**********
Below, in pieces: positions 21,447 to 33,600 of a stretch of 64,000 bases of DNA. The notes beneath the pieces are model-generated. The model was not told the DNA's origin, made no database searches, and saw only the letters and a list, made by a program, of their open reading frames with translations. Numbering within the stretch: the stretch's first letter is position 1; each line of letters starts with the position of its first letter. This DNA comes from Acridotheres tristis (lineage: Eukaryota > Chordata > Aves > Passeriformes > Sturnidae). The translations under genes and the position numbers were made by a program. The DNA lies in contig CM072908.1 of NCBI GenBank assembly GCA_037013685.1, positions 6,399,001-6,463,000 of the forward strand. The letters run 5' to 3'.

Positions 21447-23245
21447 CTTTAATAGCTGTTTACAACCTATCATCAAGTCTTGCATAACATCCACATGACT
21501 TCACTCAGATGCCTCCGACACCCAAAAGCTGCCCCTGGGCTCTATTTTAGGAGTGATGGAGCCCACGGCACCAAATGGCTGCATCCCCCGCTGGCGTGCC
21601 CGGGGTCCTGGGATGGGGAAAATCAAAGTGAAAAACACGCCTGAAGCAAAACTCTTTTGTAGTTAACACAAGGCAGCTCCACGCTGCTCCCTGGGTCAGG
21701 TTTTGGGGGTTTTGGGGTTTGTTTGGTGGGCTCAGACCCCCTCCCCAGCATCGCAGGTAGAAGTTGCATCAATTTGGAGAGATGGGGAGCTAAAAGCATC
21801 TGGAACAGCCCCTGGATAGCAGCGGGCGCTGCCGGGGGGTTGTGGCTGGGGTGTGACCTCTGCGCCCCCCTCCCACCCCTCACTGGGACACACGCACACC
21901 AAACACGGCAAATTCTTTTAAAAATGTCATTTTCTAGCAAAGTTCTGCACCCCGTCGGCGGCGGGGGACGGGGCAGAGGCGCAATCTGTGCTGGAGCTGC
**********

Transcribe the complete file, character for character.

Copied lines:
Below, in pieces: positions 21,447 to 33,600 of a stretch of 64,000 bases of DNA. The notes beneath the pieces are model-generated. The model was not told the DNA's origin, made no database searches, and saw only the letters and a list, made by a program, of their open reading frames with translations. Numbering within the stretch: the stretch's first letter is position 1; each line of letters starts with the position of its first letter. This DNA comes from Acridotheres tristis (lineage: Eukaryota > Chordata > Aves > Passeriformes > Sturnidae). The translations under genes and the position numbers were made by a program. The DNA lies in contig CM072908.1 of NCBI GenBank assembly GCA_037013685.1, positions 6,399,001-6,463,000 of the forward strand. The letters run 5' to 3'.

Positions 21447-23245
21447 CTTTAATAGCTGTTTACAACCTATCATCAAGTCTTGCATAACATCCACATGACT
21501 TCACTCAGATGCCTCCGACACCCAAAAGCTGCCCCTGGGCTCTATTTTAGGAGTGATGGAGCCCACGGCACCAAATGGCTGCATCCCCCGCTGGCGTGCC
21601 CGGGGTCCTGGGATGGGGAAAATCAAAGTGAAAAACACGCCTGAAGCAAAACTCTTTTGTAGTTAACACAAGGCAGCTCCACGCTGCTCCCTGGGTCAGG
21701 TTTTGGGGGTTTTGGGGTTTGTTTGGTGGGCTCAGACCCCCTCCCCAGCATCGCAGGTAGAAGTTGCATCAATTTGGAGAGATGGGGAGCTAAAAGCATC
21801 TGGAACAGCCCCTGGATAGCAGCGGGCGCTGCCGGGGGGTTGTGGCTGGGGTGTGACCTCTGCGCCCCCCTCCCACCCCTCACTGGGACACACGCACACC
21901 AAACACGGCAAATTCTTTTAAAAATGTCATTTTCTAGCAAAGTTCTGCACCCCGTCGGCGGCGGGGGACGGGGCAGAGGCGCAATCTGTGCTGGAGCTGC